At the 1939 World’s Fair Salvador Dalí’s pavilion, Dream of Venus, was known for a façade made up of soft curves and protrusions and featured semi-clothed beauties acting out an underwater fantasy.
Dream of Venus was an extraordinary achievement of the artist’s personal vision and, for fairgoers, an introduction to the often-mystifying Surrealist movement.
Dream of Venus is recognized as one of the earliest full-scale installation pieces, which included sound and performance to make it one of the first multi-media artworks.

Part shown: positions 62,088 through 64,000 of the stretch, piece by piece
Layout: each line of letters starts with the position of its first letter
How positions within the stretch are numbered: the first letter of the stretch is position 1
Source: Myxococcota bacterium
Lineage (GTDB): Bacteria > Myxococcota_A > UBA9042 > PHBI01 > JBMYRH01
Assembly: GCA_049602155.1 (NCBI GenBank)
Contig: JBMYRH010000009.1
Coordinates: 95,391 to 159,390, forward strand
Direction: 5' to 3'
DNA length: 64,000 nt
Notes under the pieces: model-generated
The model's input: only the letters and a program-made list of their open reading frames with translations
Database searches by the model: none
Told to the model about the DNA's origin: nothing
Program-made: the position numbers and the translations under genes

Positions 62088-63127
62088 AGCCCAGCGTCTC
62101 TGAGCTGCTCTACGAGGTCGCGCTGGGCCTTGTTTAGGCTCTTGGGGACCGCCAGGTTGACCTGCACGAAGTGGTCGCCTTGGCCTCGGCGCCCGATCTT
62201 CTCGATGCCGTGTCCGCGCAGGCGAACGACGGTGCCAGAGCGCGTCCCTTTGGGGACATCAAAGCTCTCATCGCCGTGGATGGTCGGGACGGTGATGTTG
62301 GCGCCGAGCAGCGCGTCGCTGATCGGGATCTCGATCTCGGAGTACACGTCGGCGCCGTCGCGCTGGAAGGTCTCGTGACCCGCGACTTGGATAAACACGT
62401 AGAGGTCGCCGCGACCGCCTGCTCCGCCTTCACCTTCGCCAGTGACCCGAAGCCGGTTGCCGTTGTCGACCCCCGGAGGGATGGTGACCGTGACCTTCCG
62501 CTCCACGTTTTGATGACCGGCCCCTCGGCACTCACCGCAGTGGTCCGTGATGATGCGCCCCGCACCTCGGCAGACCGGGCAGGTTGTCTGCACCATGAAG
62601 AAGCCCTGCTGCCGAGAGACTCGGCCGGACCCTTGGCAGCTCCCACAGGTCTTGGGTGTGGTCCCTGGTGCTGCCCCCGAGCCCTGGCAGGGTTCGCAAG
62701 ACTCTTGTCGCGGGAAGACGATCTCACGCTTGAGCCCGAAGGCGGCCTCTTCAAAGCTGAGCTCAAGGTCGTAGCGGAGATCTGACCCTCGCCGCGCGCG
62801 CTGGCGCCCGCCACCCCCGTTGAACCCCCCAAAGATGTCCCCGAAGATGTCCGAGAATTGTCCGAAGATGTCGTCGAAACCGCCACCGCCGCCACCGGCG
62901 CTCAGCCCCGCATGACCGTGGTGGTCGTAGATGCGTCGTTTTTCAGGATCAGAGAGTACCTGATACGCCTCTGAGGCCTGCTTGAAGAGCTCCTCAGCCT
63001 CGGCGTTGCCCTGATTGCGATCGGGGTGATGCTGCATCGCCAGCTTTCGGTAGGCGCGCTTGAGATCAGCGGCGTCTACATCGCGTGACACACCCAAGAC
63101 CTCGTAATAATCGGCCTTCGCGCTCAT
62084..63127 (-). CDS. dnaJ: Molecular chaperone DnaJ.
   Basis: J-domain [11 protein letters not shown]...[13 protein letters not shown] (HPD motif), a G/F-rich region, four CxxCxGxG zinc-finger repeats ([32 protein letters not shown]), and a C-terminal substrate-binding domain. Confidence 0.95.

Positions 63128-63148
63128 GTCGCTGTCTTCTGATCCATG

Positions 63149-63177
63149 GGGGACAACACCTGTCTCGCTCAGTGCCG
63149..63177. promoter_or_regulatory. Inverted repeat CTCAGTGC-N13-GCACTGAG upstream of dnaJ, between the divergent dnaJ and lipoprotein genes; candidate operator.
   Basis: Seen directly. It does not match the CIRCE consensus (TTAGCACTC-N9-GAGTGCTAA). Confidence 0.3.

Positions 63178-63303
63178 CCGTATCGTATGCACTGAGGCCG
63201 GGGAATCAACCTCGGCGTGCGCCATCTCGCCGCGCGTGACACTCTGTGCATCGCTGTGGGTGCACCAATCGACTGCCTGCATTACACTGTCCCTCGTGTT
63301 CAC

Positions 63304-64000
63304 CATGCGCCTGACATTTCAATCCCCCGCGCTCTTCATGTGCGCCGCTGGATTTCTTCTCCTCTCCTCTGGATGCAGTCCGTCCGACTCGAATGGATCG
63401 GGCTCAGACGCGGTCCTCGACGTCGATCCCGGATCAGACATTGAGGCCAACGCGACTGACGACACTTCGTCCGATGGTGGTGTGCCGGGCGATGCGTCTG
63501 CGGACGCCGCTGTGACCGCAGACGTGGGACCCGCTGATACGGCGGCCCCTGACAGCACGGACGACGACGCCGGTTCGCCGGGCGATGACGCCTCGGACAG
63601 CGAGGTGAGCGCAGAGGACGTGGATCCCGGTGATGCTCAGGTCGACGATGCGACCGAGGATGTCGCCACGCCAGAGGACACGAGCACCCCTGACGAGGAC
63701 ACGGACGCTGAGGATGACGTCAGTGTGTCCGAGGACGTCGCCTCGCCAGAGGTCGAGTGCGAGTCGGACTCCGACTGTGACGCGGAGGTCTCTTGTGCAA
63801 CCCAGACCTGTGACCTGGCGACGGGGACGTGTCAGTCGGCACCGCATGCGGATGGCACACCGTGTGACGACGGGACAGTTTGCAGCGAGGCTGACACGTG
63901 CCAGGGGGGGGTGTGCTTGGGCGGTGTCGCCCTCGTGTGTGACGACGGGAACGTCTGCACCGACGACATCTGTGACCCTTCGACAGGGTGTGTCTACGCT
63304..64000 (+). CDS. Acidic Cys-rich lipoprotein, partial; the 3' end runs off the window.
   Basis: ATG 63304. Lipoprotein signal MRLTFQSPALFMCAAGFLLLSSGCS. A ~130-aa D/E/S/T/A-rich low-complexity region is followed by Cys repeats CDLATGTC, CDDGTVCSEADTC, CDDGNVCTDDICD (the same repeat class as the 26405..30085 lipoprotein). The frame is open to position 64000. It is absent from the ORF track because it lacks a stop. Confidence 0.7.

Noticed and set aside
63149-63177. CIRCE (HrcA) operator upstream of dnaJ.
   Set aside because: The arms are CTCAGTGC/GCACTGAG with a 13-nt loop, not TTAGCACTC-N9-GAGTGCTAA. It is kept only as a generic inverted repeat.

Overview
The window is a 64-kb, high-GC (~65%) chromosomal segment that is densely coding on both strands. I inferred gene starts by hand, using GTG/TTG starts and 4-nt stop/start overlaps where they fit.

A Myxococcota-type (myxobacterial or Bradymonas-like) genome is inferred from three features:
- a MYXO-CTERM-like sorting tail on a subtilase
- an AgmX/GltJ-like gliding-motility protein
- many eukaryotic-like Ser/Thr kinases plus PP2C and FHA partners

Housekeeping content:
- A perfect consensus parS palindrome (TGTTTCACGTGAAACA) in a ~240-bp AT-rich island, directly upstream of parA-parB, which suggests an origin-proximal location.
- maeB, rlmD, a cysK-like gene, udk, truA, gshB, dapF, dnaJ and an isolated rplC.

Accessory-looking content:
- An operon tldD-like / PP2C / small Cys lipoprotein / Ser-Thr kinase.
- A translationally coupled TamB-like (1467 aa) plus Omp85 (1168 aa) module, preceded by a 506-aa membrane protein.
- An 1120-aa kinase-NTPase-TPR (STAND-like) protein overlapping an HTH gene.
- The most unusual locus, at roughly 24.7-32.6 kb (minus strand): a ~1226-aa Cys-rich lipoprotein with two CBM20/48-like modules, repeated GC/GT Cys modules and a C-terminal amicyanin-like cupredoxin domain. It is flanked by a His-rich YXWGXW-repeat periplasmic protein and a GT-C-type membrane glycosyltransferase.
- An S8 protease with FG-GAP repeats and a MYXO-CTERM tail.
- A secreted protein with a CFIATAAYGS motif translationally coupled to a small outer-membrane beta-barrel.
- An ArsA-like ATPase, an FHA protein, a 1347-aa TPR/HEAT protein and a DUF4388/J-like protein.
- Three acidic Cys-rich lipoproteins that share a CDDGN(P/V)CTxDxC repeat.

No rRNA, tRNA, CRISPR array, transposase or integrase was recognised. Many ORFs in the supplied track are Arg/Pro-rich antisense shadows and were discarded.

Lured by a siren’s recorded chants (sung by B-move legend Ruth Ford), visitors purchased twenty-five cent tickets from a fish-headed booth, and then passed through an entrance flanked by two towering legs clad in stockings and high-heels. Visitors could see reproductions of Leonardo da Vinci’s Saint John the Baptist and Botticelli’s Birth of Venus through openings in the irregular façade, which artist Urszula Trudnos will recreate in a painted mural in the museum’s largest gallery. Inside the building, visitors entered a lavish grotto, the centerpiece of which was a nude sleeping Venus, who reclined in a 36 foot-long bed covered in white and red satin, flowers, and leaves. Her dream was staged underwater in the adjacent aquarium, where women wearing revealing costumes adorned with fins and spikes milked a mummified cow, tapped on giant typewriter keys, and answered oversized submerged telephones. Black and white and color photographs by Horst P. Horst, George Platt Lynes, Eric Schaal, Carl van Vechten, and others, document the architectural space as well as the artists who created it, and the actors and models who swam and sunbathed throughout.